《USGTF News》2017年3月期




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Boulder Creek Golf Club in Boulder City, Nevada, will host the 22nd annual United States Golf Teachers Cup and the 13th biennial World Golf Teachers Cup Monday-Thursday, October 16-19, 2017.  Boulder Creek is a 27-hole facility that has met with universal acclaim from past participants. Also, 2017 marks the inauguration of two new events, the United States Senior Golf Teachers Cup and the World Senior Golf Teachers Cup individual competitions for those 50 and over.

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Southwest Region (Bruce Sims, Director) – The USGTF Southwest Region Championship will be held Saturday and Sunday, May 20-12, 2017, at Ridgeview Ranch Golf Club in Plano, Texas.  All WGTF members in good standing are eligible to play, regardless of residence.  Tee assignments will be based on age and gender. A practice round can be scheduled on Friday, May 19 for a cart fee. The entry fee of $225 includes two tournament rounds plus practice balls, and a dinner Saturday night after play.  The recommended hotel is the Wingate by Windham Frisco. To, enter, send a check to Bruce Sims at 9959 Cambridge Drive, Frisco, TX 75035.  You may also call Sims at (214) 475-5168 to enter by credit card.
Northwest Region (Bob Corbo, Director) – The annual USGTF Northeast Region Championship will be held Friday, June 9, at Mercer Oaks East Golf Course in West Windsor, New Jersey. Please note that these dates are different than the traditional weekend dates in July and August from past events, so plan accordingly.  The Northeast championship regularly draws the largest number of participants of any USGTF regional event. All WGTF members, regardless of residence or level of membership, are eligible to play.  For more information, please contact Northeast Region director Bob Corbo at (609) 580-5997 or through email at bcgolfcoach@gmail.com.  The entry fee is $165 and includes golf and prizes.  Participants will play from separate tees based on age and gender.
Southeast Region (Mike Stevens, Director) – The USGTF Southeast Region Championship will be held Saturday and Sunday, July 29-30, 2017, at GlenLakes Country Club in Weeki Wachee, Florida, approximately 45 minutes north of Clearwater.  The event is open to all WGTF members in good standing, regardless of residence. A prize fund of $1,000 and the Southeast Trophy is assured with a field of 12 players. It is also a good opportunity to catch up with fellow members and plan future events for the section. Entry deadline is July 15, and the entry fee is $175.  The recommended hotel is the Quality Inn Weeki Wachee.  Questions, contact Mike Stevens at ams1127@msn.com. Entries should be sent to the USGTF office at 1295 SE Port St. Lucie Blvd., Port St. Lucie, FL 34952.  You may also enter by credit card with an additional 3% surcharge through the National Office at (888) 346-3290.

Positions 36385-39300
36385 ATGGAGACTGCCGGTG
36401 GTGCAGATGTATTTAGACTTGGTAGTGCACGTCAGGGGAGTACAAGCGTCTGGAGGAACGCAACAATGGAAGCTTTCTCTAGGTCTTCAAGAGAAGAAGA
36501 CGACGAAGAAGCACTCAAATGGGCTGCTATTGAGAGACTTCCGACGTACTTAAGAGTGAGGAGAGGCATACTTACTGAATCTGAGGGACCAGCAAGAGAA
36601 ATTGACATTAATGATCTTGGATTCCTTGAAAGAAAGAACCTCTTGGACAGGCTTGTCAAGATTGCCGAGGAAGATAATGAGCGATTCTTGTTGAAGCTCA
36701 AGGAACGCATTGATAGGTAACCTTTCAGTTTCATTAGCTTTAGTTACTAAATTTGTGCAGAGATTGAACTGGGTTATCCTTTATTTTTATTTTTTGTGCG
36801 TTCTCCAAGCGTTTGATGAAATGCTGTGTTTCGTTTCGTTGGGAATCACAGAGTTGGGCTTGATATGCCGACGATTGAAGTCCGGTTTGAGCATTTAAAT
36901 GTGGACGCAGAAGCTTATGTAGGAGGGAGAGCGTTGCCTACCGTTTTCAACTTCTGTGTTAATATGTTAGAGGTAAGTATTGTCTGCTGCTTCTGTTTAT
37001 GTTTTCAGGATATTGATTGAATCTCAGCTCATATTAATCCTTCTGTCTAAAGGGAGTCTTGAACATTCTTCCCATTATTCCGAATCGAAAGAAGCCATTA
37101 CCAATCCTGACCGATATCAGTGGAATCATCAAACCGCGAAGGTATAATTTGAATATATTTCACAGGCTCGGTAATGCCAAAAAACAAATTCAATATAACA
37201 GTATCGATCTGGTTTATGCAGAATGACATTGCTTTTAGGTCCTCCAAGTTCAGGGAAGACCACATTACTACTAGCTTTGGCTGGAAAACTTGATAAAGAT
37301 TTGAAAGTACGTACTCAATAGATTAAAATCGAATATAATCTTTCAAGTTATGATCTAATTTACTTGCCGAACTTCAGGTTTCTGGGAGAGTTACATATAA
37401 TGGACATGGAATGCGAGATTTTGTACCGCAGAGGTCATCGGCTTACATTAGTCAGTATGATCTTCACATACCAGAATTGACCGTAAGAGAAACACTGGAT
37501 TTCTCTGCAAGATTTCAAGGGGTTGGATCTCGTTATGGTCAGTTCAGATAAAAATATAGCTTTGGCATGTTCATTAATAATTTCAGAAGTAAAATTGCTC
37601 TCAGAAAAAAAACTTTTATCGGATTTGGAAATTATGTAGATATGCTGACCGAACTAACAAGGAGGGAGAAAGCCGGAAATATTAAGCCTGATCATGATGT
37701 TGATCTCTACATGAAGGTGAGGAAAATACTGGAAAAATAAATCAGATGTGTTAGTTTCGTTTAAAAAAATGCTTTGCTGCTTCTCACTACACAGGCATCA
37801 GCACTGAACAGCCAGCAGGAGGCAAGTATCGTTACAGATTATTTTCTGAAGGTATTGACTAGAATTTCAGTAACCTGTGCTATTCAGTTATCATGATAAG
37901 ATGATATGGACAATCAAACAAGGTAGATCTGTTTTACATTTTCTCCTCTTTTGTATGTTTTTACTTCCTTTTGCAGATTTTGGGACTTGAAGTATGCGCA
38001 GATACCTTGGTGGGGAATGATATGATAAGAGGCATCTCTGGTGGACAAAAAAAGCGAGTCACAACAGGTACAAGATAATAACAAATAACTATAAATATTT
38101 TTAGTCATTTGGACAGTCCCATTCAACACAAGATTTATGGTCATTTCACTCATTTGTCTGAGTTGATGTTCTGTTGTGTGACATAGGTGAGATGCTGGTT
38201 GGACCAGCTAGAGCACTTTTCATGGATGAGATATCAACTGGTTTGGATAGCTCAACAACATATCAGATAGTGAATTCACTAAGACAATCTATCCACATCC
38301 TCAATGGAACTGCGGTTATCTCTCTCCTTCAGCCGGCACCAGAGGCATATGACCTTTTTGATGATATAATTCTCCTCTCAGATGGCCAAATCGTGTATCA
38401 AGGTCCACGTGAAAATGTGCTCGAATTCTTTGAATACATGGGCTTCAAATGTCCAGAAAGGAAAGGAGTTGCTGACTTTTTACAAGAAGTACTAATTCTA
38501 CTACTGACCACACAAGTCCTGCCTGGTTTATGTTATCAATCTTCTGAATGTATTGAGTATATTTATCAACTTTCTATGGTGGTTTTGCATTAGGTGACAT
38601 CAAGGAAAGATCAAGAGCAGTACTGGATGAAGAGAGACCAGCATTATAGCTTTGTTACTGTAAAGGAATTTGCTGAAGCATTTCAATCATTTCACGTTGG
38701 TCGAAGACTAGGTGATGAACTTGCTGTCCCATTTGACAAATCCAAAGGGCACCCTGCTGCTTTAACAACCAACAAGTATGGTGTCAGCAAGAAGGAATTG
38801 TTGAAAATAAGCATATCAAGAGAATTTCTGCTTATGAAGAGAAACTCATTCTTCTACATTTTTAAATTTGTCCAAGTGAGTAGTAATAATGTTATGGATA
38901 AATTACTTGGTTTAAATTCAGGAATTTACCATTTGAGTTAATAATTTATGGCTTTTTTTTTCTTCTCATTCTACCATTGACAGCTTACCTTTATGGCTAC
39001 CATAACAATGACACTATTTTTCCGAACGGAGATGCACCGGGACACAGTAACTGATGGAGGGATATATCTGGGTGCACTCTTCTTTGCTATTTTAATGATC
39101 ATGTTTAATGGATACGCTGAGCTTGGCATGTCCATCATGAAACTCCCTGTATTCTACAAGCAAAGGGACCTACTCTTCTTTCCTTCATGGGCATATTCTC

Central Region (Brent Davies, Director) – The USGTF Central Region Championship will be held Sunday and Monday, August 6-7, 2017, at Lake Forest Golf Club in Ann Arbor, Michigan.  The event will also be held as part of a weekend of golf which includes the Michigan/Ontario Golf Teachers Tour event on Saturday.  For complete information, please click here.


“This course can benefit individuals in all realms of life…especially golfers.” – Geoff Bryant, USGTF President
To develop emotional toughness, you must develop positive emotional habits. To develop these positive emotional habits, this course is broken into six emotional strengths. When you master these strengths, you will have emotional toughness.
The six sections of this course are the following:
1)  Emotional Awareness: Being aware of your best and worst emotions is key to performing your best under pressure
2)  Emotional Preparedness: Being prepared for what can happen gives you great confidence
3)  Emotional Bravado: Fears and anxiety can disrupt your performance and block your goals
4)  Emotional Connectedness: Staying focused is key to performing  your best
5)  Emotional Drive: We need to be motivated because it takes hard work to be successful
6)  Emotional Balance: We need balance in our lives to prevent burnout.
Ultimately, this course will boost your confidence, enhance your concentration, diminish your anxiety and supercharge your motivation – keys for success in any field!